“Chinese people are really introverted and not good at expressing their feelings,” said Jing.
“You never imagine Chinese people will suddenly, after watching a movie or reading something, run to their mothers and tell them they love them.
“But after watching this film, it helps give you that opportunity.”
“Hi, Mom” has been trending on Twitter-like Weibo, with one hashtag relating to the film drawing more than 1.5 billion views.
Many people have taken to Weibo to celebrate their mothers, posting pictures of themselves together or snaps of their mums when they were young.
The film has also sparked discussion online about what people would tell their mothers if they could go back in time, like in the film.
Many said they would tell their mothers not to marry their fathers or have children.
Marriage breakups have surged over the last two decades in China as divorce laws were liberalised and women became more financially independent.
A Chinese man has been ordered to pay his ex-wife almost $8,000 for years of unpaid housework, in a landmark divorce case that has sparked furious debate in China.
Under the country’s new civil code, which came into effect this year, divorcing spouses have the right for the first time to request compensation if they bore more responsibilities at home.
Ex-wife Wang told the Beijing court that during five years of marriage she “looked after the child and managed household chores, while (her husband) Chen did not care about or participate in any other household affairs besides going to work”.
She filed a claim for extra compensation for housework and childcare duties, according to a February 4 court statement.
The court ruled that Wang had indeed taken on more household responsibilities and should receive 50,000 yuan ($7,700) plus sole child custody and an additional 2,000 yuan in alimony per month.
But after local media reported this week that Wang had appealed — having originally requested 160,000 yuan compensation — the ruling sparked widespread online debate over the value of women’s unpaid domestic labour.
The trending hashtag “stay-at-home wife receives 50,000 yuan housework compensation” gained over 570 million views on the Twitter-like platform Weibo by Wednesday.
“Women should never be stay-at-home wives… when you divorce, you are left with nothing whatsoever. 50,000 yuan in housework compensation is bullshit,” read one comment.
“A full-time nanny could cost more than this for half a year, are women’s youth and feelings this cheap?” read another.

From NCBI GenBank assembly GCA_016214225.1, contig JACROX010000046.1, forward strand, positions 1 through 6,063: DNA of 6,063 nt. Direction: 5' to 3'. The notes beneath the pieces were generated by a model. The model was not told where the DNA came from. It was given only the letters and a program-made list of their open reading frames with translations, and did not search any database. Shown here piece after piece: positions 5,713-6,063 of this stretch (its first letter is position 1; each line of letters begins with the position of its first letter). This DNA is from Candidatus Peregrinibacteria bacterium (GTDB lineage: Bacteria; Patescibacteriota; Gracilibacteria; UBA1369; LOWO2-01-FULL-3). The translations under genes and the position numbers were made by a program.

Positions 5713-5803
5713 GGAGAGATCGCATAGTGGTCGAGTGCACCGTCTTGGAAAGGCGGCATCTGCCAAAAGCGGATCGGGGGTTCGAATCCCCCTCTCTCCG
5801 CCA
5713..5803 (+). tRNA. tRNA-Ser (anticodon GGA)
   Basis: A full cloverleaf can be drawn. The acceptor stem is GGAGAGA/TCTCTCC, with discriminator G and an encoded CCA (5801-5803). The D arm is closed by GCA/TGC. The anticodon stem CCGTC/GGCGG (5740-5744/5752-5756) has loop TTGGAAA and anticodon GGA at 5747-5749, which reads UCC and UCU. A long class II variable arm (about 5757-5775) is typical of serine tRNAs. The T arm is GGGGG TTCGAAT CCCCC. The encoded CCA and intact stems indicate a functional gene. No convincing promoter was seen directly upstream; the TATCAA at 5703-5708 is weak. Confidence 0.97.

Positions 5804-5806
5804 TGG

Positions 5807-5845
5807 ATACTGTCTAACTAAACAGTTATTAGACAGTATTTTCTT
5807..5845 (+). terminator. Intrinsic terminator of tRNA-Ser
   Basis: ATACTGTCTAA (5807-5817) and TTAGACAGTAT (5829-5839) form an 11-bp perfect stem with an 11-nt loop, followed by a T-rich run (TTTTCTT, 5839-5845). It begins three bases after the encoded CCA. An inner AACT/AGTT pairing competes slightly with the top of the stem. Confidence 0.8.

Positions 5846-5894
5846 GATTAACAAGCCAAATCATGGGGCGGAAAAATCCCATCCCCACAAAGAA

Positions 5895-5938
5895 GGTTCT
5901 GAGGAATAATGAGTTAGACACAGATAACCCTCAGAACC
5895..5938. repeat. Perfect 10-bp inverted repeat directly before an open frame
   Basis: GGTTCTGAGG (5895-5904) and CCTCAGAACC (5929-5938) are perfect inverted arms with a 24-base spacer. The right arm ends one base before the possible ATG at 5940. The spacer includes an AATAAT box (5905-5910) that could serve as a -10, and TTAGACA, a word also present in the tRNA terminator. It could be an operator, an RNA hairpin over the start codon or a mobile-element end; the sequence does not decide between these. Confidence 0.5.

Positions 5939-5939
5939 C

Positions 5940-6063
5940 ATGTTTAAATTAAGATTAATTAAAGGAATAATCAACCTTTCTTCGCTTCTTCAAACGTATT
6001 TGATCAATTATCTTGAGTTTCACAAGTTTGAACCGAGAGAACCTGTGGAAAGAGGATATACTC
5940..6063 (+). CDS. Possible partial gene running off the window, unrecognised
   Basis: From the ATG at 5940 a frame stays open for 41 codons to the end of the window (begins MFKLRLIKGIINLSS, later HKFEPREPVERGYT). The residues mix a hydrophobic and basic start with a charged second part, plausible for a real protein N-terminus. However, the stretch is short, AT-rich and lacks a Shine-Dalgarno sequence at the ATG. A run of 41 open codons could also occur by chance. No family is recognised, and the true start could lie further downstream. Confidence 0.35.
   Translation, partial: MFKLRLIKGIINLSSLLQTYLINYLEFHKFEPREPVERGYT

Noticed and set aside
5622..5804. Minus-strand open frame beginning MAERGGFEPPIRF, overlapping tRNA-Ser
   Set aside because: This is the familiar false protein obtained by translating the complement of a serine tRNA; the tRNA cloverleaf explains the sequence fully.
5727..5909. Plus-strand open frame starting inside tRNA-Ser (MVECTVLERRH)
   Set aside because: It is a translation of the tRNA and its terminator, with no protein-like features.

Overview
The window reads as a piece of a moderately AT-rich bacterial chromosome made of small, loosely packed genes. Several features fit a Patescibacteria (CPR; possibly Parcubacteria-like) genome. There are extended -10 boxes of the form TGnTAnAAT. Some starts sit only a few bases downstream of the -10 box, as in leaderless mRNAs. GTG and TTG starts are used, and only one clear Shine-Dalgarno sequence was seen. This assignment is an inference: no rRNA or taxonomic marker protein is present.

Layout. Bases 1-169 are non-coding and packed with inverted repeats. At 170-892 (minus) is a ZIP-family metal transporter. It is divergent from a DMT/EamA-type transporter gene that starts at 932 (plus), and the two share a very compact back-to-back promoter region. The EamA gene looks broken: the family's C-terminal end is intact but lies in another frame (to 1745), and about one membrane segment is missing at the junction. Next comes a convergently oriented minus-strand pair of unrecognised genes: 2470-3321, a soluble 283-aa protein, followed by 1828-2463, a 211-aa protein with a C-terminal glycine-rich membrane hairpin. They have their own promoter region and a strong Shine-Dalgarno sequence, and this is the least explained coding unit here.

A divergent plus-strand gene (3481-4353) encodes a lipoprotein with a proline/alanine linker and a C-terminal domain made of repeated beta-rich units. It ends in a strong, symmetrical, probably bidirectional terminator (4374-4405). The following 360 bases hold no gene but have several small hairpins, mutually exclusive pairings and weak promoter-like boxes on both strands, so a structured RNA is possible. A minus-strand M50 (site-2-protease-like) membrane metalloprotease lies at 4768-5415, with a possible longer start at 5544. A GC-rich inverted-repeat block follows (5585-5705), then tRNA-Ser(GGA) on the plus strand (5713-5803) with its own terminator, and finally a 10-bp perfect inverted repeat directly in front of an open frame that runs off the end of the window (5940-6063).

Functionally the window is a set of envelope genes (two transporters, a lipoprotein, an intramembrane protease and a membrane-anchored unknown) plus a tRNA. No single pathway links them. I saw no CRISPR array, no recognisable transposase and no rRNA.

The amount reflected the length of time the couple were married plus “the effort Wang put into housework, Chen’s income and the local cost of living,” according to one of the judges, quoted Monday in local media.
The Organisation for Economic Co-operation and Development (OECD) has estimated that Chinese women spend nearly four hours doing unpaid labour daily — 2.5 times that of men and higher than the average.
Marriage breakups have surged over the last two decades in China as divorce laws were liberalised and women became more financially independent — to the concern of Beijing, which is trying to boost birth rates in an ageing population.
Canadian MPs voted Monday to label Beijing’s treatment of Uighurs in Xinjiang as genocide, a move angrily slammed by China as a “malicious provocation.”
Rights groups believe at least one million Uighurs and other mostly Muslim minorities have been incarcerated in camps in the northwestern region, where China is also accused of forcibly sterilizing women and imposing forced labor.
The motion “Uighurs in China have been and are being subject to genocide” passed unanimously in the Canadian House of Commons, and ministers called on Prime Minister Justin Trudeau to officially label it as such.
The motion also called for the 2022 Beijing Winter Olympics to be moved if the “genocide” continues.
The United States has already used the label, with the administration of former president Donald Trump slamming China in January for a “systematic attempt to destroy Uighurs.”
Trudeau had said Friday that there were significant reports of abuses coming out of Xinjiang. And following a G7 meeting, he said Canada was consulting with its international allies on the use of the term “genocide” for the treatment of Uighurs.
Beijing hit back Tuesday, calling the motion a “shameful act” and “malicious provocation against the 1.4 billion people of China.”
“Canada’s attempt to contain China’s development through passing the Xinjiang-related motion will not succeed,” the Chinese embassy in Ottawa said in a statement.
The embassy accused “hypocritical and shameless” Canadian lawmakers of “using the excuse of human rights to engage in political manipulation on Xinjiang.”
The growing calls for action in Canada echo complaints about China’s human rights record in other Western nations, including the United States where President Joe Biden is seeking to rebuild alliances to maintain pressure on Beijing.
The new president has already criticized Beijing on its human rights situation, especially the abuses in Xinjiang, including in a marathon two-hour call with Chinese leader Xi Jinping.
After initially denying the existence of the camps in Xinjiang, China later defended them as vocational training centers aimed at reducing the appeal of Islamic extremism.
Beijing had said Monday that its treatment of ethnic minorities in Xinjiang and Tibet has “stood out as shining examples of China’s human rights progress.”